My title has nothing to do with the topic of my blog post— I just thought it was clever and wanted to incorporate it somehow. Indulge me, please.
Jewels are ubiquitous throughout the Tolkien universe, and in class we discussed their inherent worth and power, which jewels in our modern world do not have. Owning or wearing a jewel may confer some level of social capital or monetary wealth, but the gem itself is simply a mineral cut in a pleasing way (or, nowadays, a product of scientific advances). Humans generally desire them, sometimes for their beauty and sometimes for their use as a status symbol, but very few people are genuinely looking to gain superpowers through possession of a colorful rock. In Tolkien, however, and often in other mythologies, jewels themselves bestow actual, tangible powers upon their bearer or owner. In Anne Bishop’s The Black Jewels trilogy, individuals store reserves of strength in their stones. Taking Eragon as an example (while resisting from passing judgment on it…), we see that jewels here have both the power to store and magnify energy. In the Silmarillion, the powers of the Silmarils are unclear. They cause most who come across them to desire them to the point of madness; they are filled with the light of the Two Trees, but what exactly that confers is vague; and they are hallowed by Varda, making them excruciatingly painful to any evil thing that touches them. After their theft, Melkor sets them in an iron crown, but rather than give him power, they instead seem to leech him of strength. Later, we get a more tangible answer as to the power of jewels in Tolkien with the descriptions of Narya, Nenya, and Vilya, which were set respectively with ruby, adamant, and sapphire, and gave the bearers the ability to “ward off the decays of time and postpone the weariness of the world”. Although it is still not clear if it is in fact the jewels or the rings as a whole which posses such power, we can take this to mean that jewels to some degree have power of their own. The Ring of Barahir, too, has jewels: four small emeralds. But these jewels most definitely hold no power, except to identify the wearer as a descendant of first Barahir and later of Elendil.
Jewels, either with their own power or simply as markers of majesty, are clearly important to Elves and the Valar. It is written that when the Teleri came at last to Aman, the Noldor gave them many gems, “opals and diamonds and pale crystals, which they strewed upon the shores and scattered in the pools… and many pearls they won from themselves from the sea, and their halls were of pearl, and of pearl were the mansions of Olwë…” Yet we find the most particular thing: when Sauron makes his One Ring of Power to rule all the others, he forges a simple gold band, with no embellishments or jewels whatsoever, besides the fire-revealed inscription. Why wouldn’t Sauron, the being who has most likely (given that his master Melkor wore them upon his head at all times) seen the glory of the Silmarils with his own eyes, put jewels on the lynchpin of his domination?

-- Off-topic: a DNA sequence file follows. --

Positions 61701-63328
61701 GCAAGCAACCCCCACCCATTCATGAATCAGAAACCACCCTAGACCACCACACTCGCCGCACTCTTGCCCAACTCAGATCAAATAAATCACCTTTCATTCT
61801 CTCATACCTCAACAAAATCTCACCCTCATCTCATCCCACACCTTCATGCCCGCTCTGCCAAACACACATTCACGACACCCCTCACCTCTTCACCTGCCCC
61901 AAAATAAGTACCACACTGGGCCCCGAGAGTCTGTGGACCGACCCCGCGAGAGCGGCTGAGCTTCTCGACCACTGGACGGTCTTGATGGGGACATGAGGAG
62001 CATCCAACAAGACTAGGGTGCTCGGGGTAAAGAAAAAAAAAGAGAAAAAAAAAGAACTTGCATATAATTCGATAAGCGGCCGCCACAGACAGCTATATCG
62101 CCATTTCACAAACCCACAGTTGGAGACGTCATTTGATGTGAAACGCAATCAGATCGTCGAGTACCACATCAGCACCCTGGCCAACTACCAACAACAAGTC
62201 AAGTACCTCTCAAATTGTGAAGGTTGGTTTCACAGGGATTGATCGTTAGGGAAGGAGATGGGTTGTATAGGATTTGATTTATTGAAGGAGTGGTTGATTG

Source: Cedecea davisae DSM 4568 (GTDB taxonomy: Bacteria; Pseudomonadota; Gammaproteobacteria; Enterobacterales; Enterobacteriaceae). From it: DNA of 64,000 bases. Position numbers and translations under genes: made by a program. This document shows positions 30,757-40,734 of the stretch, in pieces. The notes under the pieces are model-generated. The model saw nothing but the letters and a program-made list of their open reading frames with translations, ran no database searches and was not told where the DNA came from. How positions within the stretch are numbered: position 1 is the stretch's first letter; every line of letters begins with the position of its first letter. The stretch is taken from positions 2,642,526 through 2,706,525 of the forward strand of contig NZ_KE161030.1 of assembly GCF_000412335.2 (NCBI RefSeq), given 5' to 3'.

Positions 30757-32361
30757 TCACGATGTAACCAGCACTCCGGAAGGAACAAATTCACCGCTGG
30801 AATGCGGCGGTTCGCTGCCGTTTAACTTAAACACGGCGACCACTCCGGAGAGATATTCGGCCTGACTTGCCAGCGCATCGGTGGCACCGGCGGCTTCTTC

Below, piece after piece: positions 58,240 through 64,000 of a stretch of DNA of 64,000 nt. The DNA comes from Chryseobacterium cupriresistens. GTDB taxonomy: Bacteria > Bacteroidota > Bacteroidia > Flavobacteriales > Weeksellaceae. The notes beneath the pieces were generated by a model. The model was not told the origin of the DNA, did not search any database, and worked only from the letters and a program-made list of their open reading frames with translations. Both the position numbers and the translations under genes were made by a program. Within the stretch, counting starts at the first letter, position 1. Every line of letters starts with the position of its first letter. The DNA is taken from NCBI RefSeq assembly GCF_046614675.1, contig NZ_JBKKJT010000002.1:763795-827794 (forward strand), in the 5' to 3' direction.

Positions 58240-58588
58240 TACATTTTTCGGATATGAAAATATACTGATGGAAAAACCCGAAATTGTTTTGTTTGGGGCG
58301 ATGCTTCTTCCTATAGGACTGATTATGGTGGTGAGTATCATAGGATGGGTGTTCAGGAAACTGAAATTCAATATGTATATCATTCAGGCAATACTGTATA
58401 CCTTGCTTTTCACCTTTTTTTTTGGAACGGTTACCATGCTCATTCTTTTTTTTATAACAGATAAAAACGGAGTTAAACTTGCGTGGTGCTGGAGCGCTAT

Fortunately I can’t read Sauron’s mind (what a scary place that must be), so I don’t pretend to have the answer to this question, but I think that asking it raises a huge issue that we circled about in class. It felt that we fairly well established that when approaching jewels in Tolkien, we must reposition ourselves to understand them as items of innate meaning, as opposed to seeing their value simply as a product of their placement in human social constructs. I would instead argue that jewels do not have inherent power in Tolkien’s universe, besides that which is bestowed upon them by outside sources, such as the mystical (magic, perhaps?) of the Elves or the enchantment of a Vala. Jewels are not once (at least to the extent that I have read, and I would be the first to admit that I am far from an expert on all that Tolkien wrote) described as storing energy, or striking someone with lightening, or making one who touches it stronger. They are in fact described much as we would describe them—valued for their beauty, for their rarity, for their perfection. Jewels are no different in Tolkien, they simply exist in a universe where there are creatures who can imbue them with mystical characteristics.
This is not all to say that jewels are not incredibly highly valued by the inhabitants of the World, nor that they may not place some mystical importance on them. I only fear that if we decide that jewels are simply what they seem to be, items of intrinsic power which confer characteristics onto their bearers, then we lose the opportunity to delve further in to why, exactly, Elves and Men and Dwarves and Valar and Maiar all seem to be so drawn to jewels—and by extension, why we are. Is it because they are a symbol of an individual’s mastery over the earth? Is it because they shine? Is it because they so neatly fit into metaphor and simile about light and reflection and depth? Whatever the answer, it doesn't lay in an inherent power, waiting to be tapped by protagonists.